High Blood Calcium Levels Linked to Premature Death Risk for Dialysis Patients

Posted on February 15, 2016 by Disability Help Group

For several years, Medicare conducted an End-Stage Renal Disease Quality Incentive Program, which rewards dialysis facilities in the U.S. for excellent performance in patient care. Over the course of the program’s reviews, reviewers noticed that mineral metabolism disorders were a concern among many dialysis patients. In 2016, there will be a new qualification measure added to penalize centers with too many patients showing signs of “hypercalcemia” or too much calcium in the blood.

To support the need for this new measurement, Dr. Matthew Rivera of the University of Washington in Seattle conducted a study on the risks of a high blood calcium level in dialysis patients. The Medicare threshold for high blood calcium is an average level of 10.2 milligrams per deciliter of blood over a 3-month period.

Dr. Rivera’s study, published in the Journal of the American Society of Nephrology, included 129,076 dialysis patients treated at U.S. dialysis facilities between 2001 and 2006. The study’s results correlated with Medicare’s decision to add the additional qualification measure, and also revealed more details on mineral metabolism disorders’ relation to premature death. Along with high blood calcium, low blood calcium and high phosphorus levels also increase the risk of premature death.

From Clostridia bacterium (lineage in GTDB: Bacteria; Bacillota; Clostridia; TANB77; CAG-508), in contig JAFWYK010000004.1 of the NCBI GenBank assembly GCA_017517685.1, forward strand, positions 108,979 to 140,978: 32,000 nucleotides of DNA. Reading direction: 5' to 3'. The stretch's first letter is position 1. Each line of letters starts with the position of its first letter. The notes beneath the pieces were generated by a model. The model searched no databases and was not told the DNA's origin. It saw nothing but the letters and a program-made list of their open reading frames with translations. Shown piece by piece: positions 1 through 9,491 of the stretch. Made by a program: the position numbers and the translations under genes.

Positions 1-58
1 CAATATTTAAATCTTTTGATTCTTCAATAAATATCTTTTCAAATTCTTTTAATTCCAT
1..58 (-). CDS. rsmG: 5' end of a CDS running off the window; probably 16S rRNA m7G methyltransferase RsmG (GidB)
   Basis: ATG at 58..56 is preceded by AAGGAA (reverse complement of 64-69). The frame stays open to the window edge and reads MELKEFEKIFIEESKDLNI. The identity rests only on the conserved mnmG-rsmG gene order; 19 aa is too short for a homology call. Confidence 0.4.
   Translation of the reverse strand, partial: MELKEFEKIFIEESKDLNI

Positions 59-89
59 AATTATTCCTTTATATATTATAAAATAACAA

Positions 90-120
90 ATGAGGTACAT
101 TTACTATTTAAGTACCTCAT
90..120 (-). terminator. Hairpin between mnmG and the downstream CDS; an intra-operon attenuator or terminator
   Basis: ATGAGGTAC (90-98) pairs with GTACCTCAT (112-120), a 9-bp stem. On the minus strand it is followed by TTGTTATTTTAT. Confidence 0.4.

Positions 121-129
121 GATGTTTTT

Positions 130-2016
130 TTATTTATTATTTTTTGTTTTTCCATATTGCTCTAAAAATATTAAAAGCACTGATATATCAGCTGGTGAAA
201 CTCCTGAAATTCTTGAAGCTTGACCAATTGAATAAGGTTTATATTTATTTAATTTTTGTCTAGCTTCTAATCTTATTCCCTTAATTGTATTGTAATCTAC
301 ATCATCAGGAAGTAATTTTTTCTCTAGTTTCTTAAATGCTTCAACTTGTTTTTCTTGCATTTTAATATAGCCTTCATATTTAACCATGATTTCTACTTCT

Researchers are now trying to determine whether or not intervention to correct blood calcium and phosphorus levels is beneficial for reducing the mortality rate in dialysis patients.

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Kidney disorders requiring dialysis that prevent a person from working and earning a substantial income may qualify for Social Security disability benefits.  Disability Help Group assists disabled claimants with disability claim appeals when their initial claim was denied. For a free no-obligation consultation, call today – 1-(800)-800-3332.